“the transformative power of blockchain technology should not be seen as a threat to existing systems of governance; rather, it should be seen as an opportunity for national and international institutions to defend the rights of those they represent and to accelerate our collective progress towards meeting the United Nations’ Sustainable Development Goals.”
What is more, the authors argue that blockchain can bring transparency to complex, opaque, and corrupt systems. The technology is able to provide verifiability to commercial processes. Significantly, it can ensure individual privacy and at the same time guarantee autonomy, as well as bring security and resilience to vulnerable infrastructure. Blockchain can facilitate a variety of sustainability, humanitarian and environmental initiatives in fulfilling their full potential.
Consequently, there are numerous blockchain-based applications that create opportunities for a more sustainable world:
1. Increased transparency in the opaque, complex supply chain; transparent information about the individual and collective action.
2. Reduced bureaucracy and power asymmetries; strengthened accountability loops.
3. Incentivize socially responsible and environmentally friendly behaviour with purpose-driven tokens.
Let’s look into one example of the blockchain based application for sustainability.
Case: Proof of plastic recycling — turning plastic waste into a digital currency
Plastic Bank — a social enterprise based in Vancouver, Canada aims to use recycling to reduce ocean plastic and global poverty. Started in 2013, the enterprise currently operates in Haiti, and recently the Philippines, with plans to expand to Brazil and Indonesia.
The company encourages people to collect plastic waste and deliver it to the local processing centers.
David Katz, founder of Plastic Bank explains: “I realized we had to challenge our perception of plastic and make it too valuable a commodity to simply throw away into a river or stream”.
Thus, as a reward, collectors can receive a payment in money, or other life-changing rewards like schooling for their children, food or phone top-ups. Recently, another form of payment became possible, as Plastic Bank partnered with IBM to unveil another innovation. Blockchain technology is implemented to track the entire cycle of recycled plastic from collection, credit, and compensation through delivery to companies for re-use. The system based on blockchain-powered token rewards supports the recycling of plastic waste and incentivizes the collection of plastic in exchange for valuable commodities.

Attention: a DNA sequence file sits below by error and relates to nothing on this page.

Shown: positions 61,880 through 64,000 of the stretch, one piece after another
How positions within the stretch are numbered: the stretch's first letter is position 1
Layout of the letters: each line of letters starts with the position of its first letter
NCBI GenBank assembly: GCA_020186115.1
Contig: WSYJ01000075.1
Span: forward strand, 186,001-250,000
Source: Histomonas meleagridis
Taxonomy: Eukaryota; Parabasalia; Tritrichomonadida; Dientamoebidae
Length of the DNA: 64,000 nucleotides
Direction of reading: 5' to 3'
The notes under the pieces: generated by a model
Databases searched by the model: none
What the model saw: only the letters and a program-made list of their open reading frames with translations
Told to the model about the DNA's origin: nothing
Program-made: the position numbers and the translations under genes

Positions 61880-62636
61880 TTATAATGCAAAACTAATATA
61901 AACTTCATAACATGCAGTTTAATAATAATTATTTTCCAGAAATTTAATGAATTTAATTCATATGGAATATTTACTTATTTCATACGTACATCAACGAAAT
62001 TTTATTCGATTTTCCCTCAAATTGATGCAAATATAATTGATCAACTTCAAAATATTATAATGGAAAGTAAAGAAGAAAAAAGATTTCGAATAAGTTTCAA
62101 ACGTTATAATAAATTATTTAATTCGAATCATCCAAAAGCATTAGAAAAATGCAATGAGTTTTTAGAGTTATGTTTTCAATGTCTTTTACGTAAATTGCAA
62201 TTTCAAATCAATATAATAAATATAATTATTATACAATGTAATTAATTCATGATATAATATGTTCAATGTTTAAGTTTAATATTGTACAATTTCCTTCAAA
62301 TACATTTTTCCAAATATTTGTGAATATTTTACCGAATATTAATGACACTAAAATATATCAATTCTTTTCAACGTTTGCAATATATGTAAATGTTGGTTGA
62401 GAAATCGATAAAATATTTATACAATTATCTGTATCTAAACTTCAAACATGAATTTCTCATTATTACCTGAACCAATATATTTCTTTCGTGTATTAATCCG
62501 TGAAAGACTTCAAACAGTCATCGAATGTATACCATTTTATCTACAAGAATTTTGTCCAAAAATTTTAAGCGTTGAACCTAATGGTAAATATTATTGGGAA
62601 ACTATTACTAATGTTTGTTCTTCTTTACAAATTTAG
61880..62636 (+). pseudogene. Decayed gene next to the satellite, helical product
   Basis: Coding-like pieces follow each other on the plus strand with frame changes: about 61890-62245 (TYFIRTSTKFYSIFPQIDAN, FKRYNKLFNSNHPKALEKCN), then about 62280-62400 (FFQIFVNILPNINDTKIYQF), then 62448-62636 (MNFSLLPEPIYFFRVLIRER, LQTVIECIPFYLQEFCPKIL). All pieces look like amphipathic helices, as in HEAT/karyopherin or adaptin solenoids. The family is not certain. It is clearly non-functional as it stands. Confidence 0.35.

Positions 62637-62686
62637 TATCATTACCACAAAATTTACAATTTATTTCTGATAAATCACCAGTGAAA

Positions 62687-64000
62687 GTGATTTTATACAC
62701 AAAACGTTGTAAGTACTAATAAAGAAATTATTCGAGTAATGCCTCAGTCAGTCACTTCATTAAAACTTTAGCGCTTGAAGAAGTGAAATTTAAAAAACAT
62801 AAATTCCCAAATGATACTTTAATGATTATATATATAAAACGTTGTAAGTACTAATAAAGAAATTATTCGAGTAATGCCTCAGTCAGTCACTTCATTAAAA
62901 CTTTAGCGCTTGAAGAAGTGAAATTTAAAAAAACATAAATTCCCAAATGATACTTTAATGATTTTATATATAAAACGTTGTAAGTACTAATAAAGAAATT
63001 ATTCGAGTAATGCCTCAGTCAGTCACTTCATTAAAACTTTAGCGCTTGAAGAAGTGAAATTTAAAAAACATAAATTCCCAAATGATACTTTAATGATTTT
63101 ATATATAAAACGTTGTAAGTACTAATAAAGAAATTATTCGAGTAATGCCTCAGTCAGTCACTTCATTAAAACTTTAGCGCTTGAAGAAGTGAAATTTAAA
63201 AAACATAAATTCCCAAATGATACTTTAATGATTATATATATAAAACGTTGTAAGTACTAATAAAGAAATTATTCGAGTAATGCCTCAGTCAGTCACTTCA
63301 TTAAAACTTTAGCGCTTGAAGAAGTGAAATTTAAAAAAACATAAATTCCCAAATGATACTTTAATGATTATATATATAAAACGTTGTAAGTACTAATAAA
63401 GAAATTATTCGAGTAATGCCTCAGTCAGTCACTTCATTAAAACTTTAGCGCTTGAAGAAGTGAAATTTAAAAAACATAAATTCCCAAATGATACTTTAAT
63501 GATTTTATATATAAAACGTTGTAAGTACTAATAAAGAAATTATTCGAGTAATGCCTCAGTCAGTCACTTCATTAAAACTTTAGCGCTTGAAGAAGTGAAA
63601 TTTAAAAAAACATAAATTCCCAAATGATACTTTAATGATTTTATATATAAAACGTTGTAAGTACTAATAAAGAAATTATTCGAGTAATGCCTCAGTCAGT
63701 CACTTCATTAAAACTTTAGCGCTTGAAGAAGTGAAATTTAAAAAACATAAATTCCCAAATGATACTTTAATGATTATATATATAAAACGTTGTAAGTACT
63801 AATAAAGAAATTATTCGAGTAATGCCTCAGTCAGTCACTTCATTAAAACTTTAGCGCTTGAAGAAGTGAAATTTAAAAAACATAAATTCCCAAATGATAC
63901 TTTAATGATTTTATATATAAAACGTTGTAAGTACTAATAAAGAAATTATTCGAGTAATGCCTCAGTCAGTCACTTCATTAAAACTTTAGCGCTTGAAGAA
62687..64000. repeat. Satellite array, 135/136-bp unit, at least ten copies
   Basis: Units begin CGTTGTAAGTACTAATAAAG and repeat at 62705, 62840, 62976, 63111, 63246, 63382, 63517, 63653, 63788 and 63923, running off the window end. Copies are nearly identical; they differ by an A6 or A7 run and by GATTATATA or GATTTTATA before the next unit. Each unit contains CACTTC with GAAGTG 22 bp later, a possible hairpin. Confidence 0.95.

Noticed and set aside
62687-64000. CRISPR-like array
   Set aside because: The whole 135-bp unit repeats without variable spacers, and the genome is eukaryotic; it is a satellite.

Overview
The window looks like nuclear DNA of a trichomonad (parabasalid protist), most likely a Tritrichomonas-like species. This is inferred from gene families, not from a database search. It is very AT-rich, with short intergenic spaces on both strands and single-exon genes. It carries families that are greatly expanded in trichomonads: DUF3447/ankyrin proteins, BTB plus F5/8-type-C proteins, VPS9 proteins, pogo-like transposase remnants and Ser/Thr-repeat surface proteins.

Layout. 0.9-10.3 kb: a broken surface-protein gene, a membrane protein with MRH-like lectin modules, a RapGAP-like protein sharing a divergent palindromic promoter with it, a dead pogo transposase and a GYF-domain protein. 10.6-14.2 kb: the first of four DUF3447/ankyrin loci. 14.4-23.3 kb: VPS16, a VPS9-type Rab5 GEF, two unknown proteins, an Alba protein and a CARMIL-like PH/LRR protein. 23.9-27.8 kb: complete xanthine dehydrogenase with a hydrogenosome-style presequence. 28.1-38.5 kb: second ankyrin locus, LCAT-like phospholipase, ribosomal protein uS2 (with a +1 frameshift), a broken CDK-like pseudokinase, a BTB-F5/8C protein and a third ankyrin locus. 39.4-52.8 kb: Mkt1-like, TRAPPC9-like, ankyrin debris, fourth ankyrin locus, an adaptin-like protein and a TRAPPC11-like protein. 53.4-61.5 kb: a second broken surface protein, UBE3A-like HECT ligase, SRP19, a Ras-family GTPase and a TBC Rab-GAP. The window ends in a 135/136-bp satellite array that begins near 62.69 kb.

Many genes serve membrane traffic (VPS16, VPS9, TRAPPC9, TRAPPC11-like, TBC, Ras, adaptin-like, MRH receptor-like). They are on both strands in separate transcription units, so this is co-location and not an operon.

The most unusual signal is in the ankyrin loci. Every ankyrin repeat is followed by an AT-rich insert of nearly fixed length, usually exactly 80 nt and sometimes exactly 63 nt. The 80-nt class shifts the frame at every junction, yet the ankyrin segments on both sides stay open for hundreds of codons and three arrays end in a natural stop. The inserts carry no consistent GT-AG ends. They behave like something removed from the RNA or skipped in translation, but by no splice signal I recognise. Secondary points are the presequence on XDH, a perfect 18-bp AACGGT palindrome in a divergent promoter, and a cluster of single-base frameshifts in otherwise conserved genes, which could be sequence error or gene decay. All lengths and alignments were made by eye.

The invention is mostly aimed at plastic collectors, enabling them to track how much they have collected. However, the technology also provides a digital wallet through which they can store their earning. This is particularly relevant for the people, who for some reason do not and cannot have a bank account, and for whom it is dangerous to carry cash with them.
Remarkably, blockchain technology also allows the corporate partners to track every dollar invested in the project and follow downstream all the way to the local recycling entrepreneurs they support. Hence, they are well informed and can see the positive impact and their own contribution to the world’s poorest communities.
Blockchain is a tool, not a silver bullet
Ultimately, building a sustainable future and meeting the Sustainable Development Goals will require a great dose of innovation and experimentation and even more importantly a “whole of government” approaches to work beyond silos. Blockchain technology, if used correctly, can accelerate and facilitate this transition and bring about shared an understanding of common goals and automatize trust, thanks to its decentralized, distributed nature. 
Nevertheless, it is important to keep in mind that blockchain technology cannot force people to behave in a way that benefits society and the environment. Change for a more sustainable world does not happen by itself. Blockchain technology and token inventive mechanisms have a great potential to facilitate the transition. However, the technology is just a tool, not a silver bullet.
Finally, as stated by Deanna Macdonald chief executive officer of BLOC, an open collaboration platform using blockchain:” All the elements to fight climate change don’t have much to do with blockchain at all. What the technology can do is provide opportunities for consumers, retailers and producers to choose practices that are sustainable, but the onus remains on people themselves.”
 Missimer M (2015). Social sustainability within the Framework for Strategic Sustainable Development. Blekinge Institute of Technology, Department of Strategic Sustainable Development. ISBN; 978–91–7295–307–9
Blockchain — how can technology impact our journey to a sustainable future? was originally published in Data Driven Investor on Medium, where people are continuing the conversation by highlighting and responding to this story.